Look on, around and in termite mounts, snakes live in them and bask on them in the mornings.

    Stop and look for odd structure in the habitat, a pile of wooden telephone poles on the side of the road that has overgrown, a piece of corrugated iron, look up around sociable weaver nests.

    Most desert activity happens around clusters of desert bushes and grasses, the chameleons hang out in them and therefore so does Peringuey's adder, you can find them buried at the base of these tufts or bushes in loose sand.

    And take pictures.
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  5. #5
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    For birds look out for Montieros Hornbill, Dune Lark, Burchells Courser and Ruppels Korhaan between Windhoek - Sossusvlei. Herero Chat is probably the only reason anyone wants to got to Spitskoppe

    Waterberg is good for Rockrunner and Ruppels Parrot, Icterine Warbler.

    Etosha you will definitely get Bare-cheeked Babbler, but possible Dusky Lark sightings.

    Caprivi you can see both Black-faced and Hartlaubs Babblers

    Popa is for Rock Pratincole.
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    Right....dirt roads. I love traveling dirt roads in the desert but I kind of forgot that it is out of necessity vs choice in Namibia. In Arizaon you are never more than 50mi from some pavement. The US deserts do cool off quickly at night but the asphalt retains heat until well after midnight. Not so with the dirt...you will find snakes in the monsoon season taking advantage of the opportunity to drink from standing water in potholes, but otherwise dirt road herping tends to be the luck of finding a snake who just happens to be crossing.

    As a conservation biologist I am very careful about the habitat where I am herping. I have a few plywood boards out in fields around home here that I spray painted "put it down how you found it or I will find you" on the under side of. It sounds like the road cruising strategy is very much the same as in AZ. I did not know that the chameleons liked to turn into bright white reflectors at night......that is nice of them.

    Artificial cover around abandoned and falling down buildings are great places in the US as well. What is the general risk in Namibia of offending landowners by wandering around their fallen down barn and looking under boards? In the US it varies by region.....you can do that all day in Arizona, but if you try that in Texas without finding the house and asking permission it could get you shot.

    Are the Peringuey's adders findable by following their trails or by just some strategic sand sifting (not with fingers) around the base of isolated plants on the dunes?

    I will definitely take photos. If you ever head the the SW deserts in the US let me know and I will hook you up with some great locations. I am good at finding snakes in general but you can't beat local experience.....too many times going to a new place I have found what looked like a perfect road or spot on an atlas or topographic map.....only to arrive and find that it had become a parking lot or had security fences and no trespassing signs.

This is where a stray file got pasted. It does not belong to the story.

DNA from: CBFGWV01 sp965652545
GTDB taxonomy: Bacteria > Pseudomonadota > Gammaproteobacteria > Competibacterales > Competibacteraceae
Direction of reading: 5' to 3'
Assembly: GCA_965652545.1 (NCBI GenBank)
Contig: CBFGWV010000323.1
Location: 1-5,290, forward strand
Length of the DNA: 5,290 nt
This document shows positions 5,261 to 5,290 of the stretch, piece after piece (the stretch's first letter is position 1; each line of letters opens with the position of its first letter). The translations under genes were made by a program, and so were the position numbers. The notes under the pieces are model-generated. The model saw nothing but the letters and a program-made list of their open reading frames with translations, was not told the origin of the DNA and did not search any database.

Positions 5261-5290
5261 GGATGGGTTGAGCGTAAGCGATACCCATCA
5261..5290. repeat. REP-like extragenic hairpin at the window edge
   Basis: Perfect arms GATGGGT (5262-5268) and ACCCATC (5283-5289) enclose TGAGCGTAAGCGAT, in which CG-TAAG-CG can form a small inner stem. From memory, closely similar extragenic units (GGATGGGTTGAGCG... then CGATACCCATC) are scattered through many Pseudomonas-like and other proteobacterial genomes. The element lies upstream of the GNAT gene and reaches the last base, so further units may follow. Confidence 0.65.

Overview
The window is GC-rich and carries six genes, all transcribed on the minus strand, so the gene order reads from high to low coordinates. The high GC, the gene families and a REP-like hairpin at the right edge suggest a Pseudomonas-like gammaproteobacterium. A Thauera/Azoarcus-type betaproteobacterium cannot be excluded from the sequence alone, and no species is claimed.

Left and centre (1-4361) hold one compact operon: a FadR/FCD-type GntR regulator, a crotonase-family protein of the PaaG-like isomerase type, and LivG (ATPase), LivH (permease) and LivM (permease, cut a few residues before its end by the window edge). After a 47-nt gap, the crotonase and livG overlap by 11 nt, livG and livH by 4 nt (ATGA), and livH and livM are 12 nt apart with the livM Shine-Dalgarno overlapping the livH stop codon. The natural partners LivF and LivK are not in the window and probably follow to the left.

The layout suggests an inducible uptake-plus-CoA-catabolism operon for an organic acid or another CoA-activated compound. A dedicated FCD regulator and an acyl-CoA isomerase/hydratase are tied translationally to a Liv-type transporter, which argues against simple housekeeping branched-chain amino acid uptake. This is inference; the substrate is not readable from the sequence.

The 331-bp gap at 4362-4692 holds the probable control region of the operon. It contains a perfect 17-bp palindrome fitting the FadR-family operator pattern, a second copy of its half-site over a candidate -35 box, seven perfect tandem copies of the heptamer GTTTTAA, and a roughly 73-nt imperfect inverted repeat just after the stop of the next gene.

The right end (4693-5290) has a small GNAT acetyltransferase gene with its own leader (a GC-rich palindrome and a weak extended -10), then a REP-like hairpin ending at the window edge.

Quote Originally Posted by OwenD View Post
    It isn't warm everywhere, temperatures drop at night like I am sure they do in the US deserts.

    I usually do my herping in areas without asphalt so the road method does not work so well, it is just gravel like the rest of the habitat. Though if you find a section with asphalt (Caprivi) then a slow cruise like in the US is a good idea, from sunset to about 9:30-10 is when I have had most success, then there is a huge dropoff of activity.

    I do mostly walking around to find my snakes though, on warm nights with cloudcover or less than 50% moon, I have had no success on well-lit or cool evenings, but some friends disagree. During the day cloud cover is best both for lizards and for walking around in the heat, they will bask on rocky outcrops.

    The best time is if it is warm, overcast with <50% mooncover and with a drop or low barometric pressure.

    At night you can spotlight for the chameleons, they appear bright white on bushes under the flashlight and are impossible to miss.

    If you start stone flipping put them back where you found them.

    Lots of walking is my tactic, try keep any finds away from the attention of locals- they kill all and every snake. Keep an ear out for bird activity- they mob snakes or monitors that move through the habitat. Alarm calls and group activity, easiest way to find a snake in the daytime.

    If you see derelict buildings along the route these are good places to look, or abandoned cattle sheds or farm buildings.

    Look on, around and in termite mounts, snakes live in them and bask on them in the mornings.

    Stop and look for odd structure in the habitat, a pile of wooden telephone poles on the side of the road that has overgrown, a piece of corrugated iron, look up around sociable weaver nests.